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Concussion Information

What is a concussion?  A concussion is a type of traumatic brain injury caused by a bump, blow, or jolt to the head.  Concussions can also occur from a fall or blow to the body that causes the head and brain to move quickly back and forth.  Sports injuries, car accidents, and falls are common causes of concussions.  A concussion or mild traumatic brain injury can cause a variety of cognitive, physical, and emotional symptoms.  Concussions can range from minor to severe and can occur even if a person does not lose consciousness.   All concussions, regardless of the severity, share one common factor – they temporarily interfere with the way the brain works.

What are the symptoms of a concussion?  The symptoms of a concussion as well as the onset and duration of concussion symptoms vary in every individual.  Some individuals who sustain a concussion may be symptomatic only for a couple of days, while other individuals may be symptomatic for several weeks or even months.   Some concussion symptoms may include:

  • Difficulty concentrating and focusingconcussion
  • Difficulty thinking clearly
  • Difficulty remembering new information
  • Dizziness or trouble with balance
  • Feeling sluggish, tired, groggy or “slowed down”
  • Headaches
  • Confusion
  • Blurred vision
  • Nausea or vomiting
  • Sensitivity to noise or light
  • Mood swings

How does a person recover from a concussion?  Most concussions get better with time, but it can be a long recovery process.  Rest is very important after a concussion because it helps the brain to heal.   Ignoring symptoms and trying to “tough it out” often makes the symptoms worse and will delay the brain’s recovery.  Because we want our students to recover as quickly as possible from their concussions, we often will temporarily place these concussed students on strict brain rest.

What is strict brain rest?  Brain rest means that during the specified time frame we want our concussed students to sleep as much as possible during the night and rest as much as they can during the day.  In addition to avoiding any activity that requires sustained focus and concentration, we also want our concussed students to avoid any physical activity (e.g., running, jumping, dancing, etc) that “jostles” the brain.  During this specified time frame, students are given the following restrictions:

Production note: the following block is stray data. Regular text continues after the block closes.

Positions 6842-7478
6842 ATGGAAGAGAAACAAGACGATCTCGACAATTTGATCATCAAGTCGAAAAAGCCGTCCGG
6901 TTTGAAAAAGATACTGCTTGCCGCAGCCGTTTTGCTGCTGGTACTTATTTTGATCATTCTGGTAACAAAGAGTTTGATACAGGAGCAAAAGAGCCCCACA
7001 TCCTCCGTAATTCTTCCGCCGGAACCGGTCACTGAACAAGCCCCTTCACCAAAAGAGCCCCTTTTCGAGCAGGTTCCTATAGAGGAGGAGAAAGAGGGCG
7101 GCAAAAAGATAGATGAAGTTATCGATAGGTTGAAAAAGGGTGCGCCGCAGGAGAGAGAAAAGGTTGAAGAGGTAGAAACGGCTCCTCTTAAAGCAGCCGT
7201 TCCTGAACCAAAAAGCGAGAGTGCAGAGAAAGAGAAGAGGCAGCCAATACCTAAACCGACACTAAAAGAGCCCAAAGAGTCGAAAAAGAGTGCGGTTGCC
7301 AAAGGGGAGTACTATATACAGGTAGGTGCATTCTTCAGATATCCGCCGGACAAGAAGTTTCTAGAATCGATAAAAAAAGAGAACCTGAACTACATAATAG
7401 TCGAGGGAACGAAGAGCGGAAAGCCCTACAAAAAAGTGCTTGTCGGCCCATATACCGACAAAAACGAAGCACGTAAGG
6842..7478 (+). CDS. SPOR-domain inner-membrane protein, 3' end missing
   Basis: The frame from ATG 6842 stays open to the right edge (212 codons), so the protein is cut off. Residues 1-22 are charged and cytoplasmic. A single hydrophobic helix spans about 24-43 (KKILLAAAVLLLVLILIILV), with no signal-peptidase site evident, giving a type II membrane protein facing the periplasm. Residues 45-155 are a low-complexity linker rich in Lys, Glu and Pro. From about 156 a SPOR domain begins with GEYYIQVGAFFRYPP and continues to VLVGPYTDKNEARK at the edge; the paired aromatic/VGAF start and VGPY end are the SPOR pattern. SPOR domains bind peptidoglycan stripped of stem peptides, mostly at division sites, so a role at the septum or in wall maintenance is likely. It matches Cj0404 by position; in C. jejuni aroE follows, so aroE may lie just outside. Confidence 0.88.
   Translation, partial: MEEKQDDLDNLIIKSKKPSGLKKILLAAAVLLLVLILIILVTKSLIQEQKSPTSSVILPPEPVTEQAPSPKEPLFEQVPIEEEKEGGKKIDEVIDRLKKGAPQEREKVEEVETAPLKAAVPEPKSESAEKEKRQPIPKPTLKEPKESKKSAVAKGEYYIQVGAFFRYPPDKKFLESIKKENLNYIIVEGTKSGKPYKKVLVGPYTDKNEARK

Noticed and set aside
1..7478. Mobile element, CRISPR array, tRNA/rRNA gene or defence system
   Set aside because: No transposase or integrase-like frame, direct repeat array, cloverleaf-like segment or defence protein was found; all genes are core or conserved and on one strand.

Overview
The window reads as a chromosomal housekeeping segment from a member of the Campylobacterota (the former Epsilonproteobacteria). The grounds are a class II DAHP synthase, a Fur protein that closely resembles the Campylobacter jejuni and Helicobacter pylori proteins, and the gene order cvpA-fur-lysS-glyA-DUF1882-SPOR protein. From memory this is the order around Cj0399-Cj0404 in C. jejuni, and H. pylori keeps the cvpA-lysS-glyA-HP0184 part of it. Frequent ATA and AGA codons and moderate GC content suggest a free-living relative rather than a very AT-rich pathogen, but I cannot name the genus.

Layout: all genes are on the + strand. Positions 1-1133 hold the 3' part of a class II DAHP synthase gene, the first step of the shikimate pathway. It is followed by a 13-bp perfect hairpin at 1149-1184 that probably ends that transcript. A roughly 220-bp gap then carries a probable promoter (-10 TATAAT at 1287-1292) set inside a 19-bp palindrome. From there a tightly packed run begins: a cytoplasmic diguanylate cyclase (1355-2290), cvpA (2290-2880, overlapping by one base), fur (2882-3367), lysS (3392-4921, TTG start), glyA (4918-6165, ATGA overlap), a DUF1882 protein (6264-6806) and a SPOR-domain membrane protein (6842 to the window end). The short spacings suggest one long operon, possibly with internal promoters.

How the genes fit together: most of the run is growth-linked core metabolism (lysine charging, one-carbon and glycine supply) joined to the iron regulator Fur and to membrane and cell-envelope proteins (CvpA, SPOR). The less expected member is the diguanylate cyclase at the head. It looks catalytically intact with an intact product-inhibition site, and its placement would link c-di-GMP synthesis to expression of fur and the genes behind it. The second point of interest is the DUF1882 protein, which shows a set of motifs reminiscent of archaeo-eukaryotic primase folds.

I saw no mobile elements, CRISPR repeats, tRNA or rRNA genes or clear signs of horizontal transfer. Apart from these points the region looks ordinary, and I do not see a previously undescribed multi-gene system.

• Do NOT attend class or listen to class lectures
  • Do NOT read, write or study
  • Do NOT work on your computer (including e-mail or video games) or spend time on mobile devices like cell phones (texting)
  • Do NOT listen to loud music or other loud noises
  • Do NOT spend a long period of time talking or socializing
  • Do NOT take any over the counter or prescription pain medications (e.g. Aspirin, or Advil) without the approval of a medical provider
  • Do NOT do activities that are physically demanding (e.g. sports, prolonged walking, heavy housecleaning, or working out)
  • DO NOT DRIVE A CAR OR MOTOR SCOOTER, RIDE A BIKE OR SKATEBOARD
  • DO NOT DRINK ANY ALCOHOL OR USE ANY OTHER POTENTIALLY MIND ALTERING SUBSTANCE

Warning signs that suggest a concussed person needs to seek immediate medical attention (day or night):

  •  Excessive lethargy (e.g. notable to stay awake) or progressive confusion (e.g. not recognizing familiar people or places)
  • Poor speech (e.g. slurred, garbled or incoherent speech)
  • Poor coordination or worsening balance
  • New weakness, numbness or tingling in the arms, legs or face
  • Any loss of bowel or bladder control
  • Recurrent vomiting (more than 3 times)
  • Clear, pink, or bloody drainage from ears or nose
  • Any convulsions or seizure-like activity (e.g. uncontrolled shaking or repetitive twitching)
  • Progressive worsening

If a student’s family member, professor, friend, or peer is concerned about the behavior of the concussed student, the wisest course of action is to encourage the student to be evaluated immediately at our WFU Student Health Service.

If a student’s concussion symptoms seem to be adversely impacting the student’s ability to be successful in his or her academic courses, we encourage students to seek support and advice from the WFU Learning Assistance Center (phone 336-758-5929).  

Please select this PDF link for a printable format.